6 Tips When Writing Assignments

Writing assignments is a normal part of most further and higher education courses we will undertake and is an important step in demonstrating your knowledge and understanding in enough detail to pass your course.  Different courses will demand different types of assignment but I have provided 6 simple steps that you should take no matter what.  We will look at these 5 steps below.

1. Read the question!

This may seem obvious, but it is amazing how many assignments I mark where it is clear that the writer has missed a whole section out because they have not read the question or the task carefully enough. Many questions or tasks have more than one element to them – make sure you read the whole task before starting your assignment.

2. Check the assessment criteria

In some courses you will have access to the assessment criteria. These are the elements that you must cover to demonstrate your understanding.  For example, one assessment criterion on the IWFM Level 3 in Facilities Management Unit FM3.01 is:

 “explain the key management functions within facilities management

Check if the assessment criteria are available for you, and if you do not have access, ask your tutor.  Often, they come provided with guidelines to help you in your assignment, so, for example, the assessment criterion above comes with the following guidelines shown in red:

explain the key management functions within facilities management

(Including, for example, people management, financial management, contract management, asset management, project management, risk management and compliance, health and safety management)

These essentially tell you what you need to cover to meet the assessment criterion.

3. Underline key words

The first key word in the task is usually the active verb – the verb telling you whether you need to identify, explain, describe, evaluate, analyse and so on. It is important that you understand what these active verbs mean because, for example, if the task asks you to ‘compare’ and then you do not provide a discussion of the similarities and differences you will not achieve the task.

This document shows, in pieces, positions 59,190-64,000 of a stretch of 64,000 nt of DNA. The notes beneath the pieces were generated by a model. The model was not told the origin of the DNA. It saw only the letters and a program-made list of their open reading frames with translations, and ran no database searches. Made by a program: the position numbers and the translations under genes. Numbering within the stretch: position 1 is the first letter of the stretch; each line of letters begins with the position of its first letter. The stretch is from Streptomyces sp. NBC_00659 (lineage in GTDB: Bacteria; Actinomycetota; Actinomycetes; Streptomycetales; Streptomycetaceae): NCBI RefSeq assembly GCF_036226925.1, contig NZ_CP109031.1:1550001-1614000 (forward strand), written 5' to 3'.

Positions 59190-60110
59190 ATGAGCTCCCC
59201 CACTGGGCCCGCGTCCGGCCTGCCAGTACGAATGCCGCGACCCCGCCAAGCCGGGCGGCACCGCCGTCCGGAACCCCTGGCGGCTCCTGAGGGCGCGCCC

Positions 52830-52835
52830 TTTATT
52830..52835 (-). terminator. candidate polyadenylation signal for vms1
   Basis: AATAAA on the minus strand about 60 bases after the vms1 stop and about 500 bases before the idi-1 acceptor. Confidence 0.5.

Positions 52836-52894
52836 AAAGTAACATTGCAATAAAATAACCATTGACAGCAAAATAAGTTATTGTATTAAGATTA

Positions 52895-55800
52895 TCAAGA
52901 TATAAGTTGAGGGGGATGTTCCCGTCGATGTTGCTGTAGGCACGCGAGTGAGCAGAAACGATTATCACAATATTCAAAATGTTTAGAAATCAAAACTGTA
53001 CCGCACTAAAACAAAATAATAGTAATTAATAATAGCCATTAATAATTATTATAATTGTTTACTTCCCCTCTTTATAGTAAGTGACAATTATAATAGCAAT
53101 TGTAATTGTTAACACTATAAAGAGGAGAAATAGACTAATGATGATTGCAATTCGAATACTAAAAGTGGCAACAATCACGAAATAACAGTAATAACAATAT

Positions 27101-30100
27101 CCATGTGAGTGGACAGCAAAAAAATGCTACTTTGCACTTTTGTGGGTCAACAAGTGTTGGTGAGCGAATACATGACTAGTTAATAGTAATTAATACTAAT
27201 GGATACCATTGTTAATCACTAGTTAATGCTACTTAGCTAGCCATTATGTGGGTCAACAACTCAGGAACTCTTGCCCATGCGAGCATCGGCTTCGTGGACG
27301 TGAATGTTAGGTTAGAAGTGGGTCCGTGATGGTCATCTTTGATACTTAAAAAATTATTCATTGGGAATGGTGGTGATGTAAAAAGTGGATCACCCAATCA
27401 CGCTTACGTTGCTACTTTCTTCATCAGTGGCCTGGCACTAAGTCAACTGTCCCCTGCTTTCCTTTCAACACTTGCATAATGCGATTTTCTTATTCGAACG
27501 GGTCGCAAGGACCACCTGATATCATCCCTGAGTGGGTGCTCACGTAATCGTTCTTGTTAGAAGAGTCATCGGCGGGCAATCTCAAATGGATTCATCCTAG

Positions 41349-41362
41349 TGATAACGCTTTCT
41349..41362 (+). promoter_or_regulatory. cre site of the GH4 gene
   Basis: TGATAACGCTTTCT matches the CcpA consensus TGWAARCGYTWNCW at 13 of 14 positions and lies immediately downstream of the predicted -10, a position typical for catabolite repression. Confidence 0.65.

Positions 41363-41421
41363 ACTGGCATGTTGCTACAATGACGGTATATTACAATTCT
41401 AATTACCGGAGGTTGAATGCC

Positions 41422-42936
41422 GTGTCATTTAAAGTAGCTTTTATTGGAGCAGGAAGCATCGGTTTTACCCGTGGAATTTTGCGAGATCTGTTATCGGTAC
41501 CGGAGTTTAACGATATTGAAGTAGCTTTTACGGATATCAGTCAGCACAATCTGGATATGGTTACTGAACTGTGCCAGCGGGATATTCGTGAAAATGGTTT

Then read the rest of the question and underline other key words as shown below in a task taken from the IWFM Level 5 in Facilities Management, unit FM5.11 Project Management:

Compare and evaluate methods, tools and techniques of project management.

So, if we look at this task in more detail, you have two active verbs, ‘compare’ and ‘evaluate’.  ‘Comparing’ means you need to look at similarities and differences and ‘Evaluating’ means you should look at strengths and weaknesses, benefits and limitations or advantages and disadvantages of something.  Then we have underlined three nouns, methods, tools and techniques so you now should be clear that you have to pick some methods, tools and techniques used in Project Management and compare them all and then look at the strengths and weaknesses of using each one when managing a project.

4. Plan your work out

So many students I have come across tend to start writing their assignment as soon as they have read the question, fail to prepare and then often miss some key elements out. Remember the old adage:

Fail to prepare and you prepare to fail!

Usually, assignments are written in your own time and so you are not constrained by time in the same way that you would be in an exam so you have plenty of time to prepare.  Preparation when writing assignments, as with any other task, is key.

One way of preparing is to formulate a Mind Map.  This will help to ensure you include all aspects that should be incorporated into your answer.  With the IWFM Facilities Management courses you will probably need several mind maps, one for each task, but it will be worth your while spending time preparing like this.  An example of a partial mind map for the task in point 2 is shown below:


Screenshot 2021-01-12 at 11.08.56


5. Assume the Assessor knows nothing

By making this assumption it will help you to ensure you explain everything which will assist you in demonstrating your full knowledge and understanding. Of course, the assessor does know, or at least hopefully knows, the answers to the questions but they need to know that you know.  If you use acronyms, for example, such as SLA, always expand them on first use to demonstrate to the assessor that you know what SLA stands for, so you would write ‘Service Level Agreement (SLA)’  You can then use the acronym going forward.  If you are referring to particular techniques, try and provide a brief description of them to start with, so for example, if you are referring to ‘benchmarking’ as a method of measuring the effectiveness of a strategy, explain, briefly, what benchmarking actually is.

6. Proof Read

When you have completed your assignment, do not forget to proof read it, or better still, get someone else to proof read it for you. Often, when we read what we have written ourselves we can miss errors because we read what we think we have written, not what is actually there.  If someone else, reading your assignment for the first time, understands what you have written then you have demonstrated your knowledge and understanding.  Also, do not ignore red and blue wiggly lines under words and phrases.  These indicate spelling and grammatical errors.  Do remember, however, that you cannot rely on these 100% and you may wish to read my previous blog “Eye halve a spelling checker” for tips on using Word spell check.


I hope these tips have proved helpful for you and good luck with writing your assignments, whichever qualification you are studying for.

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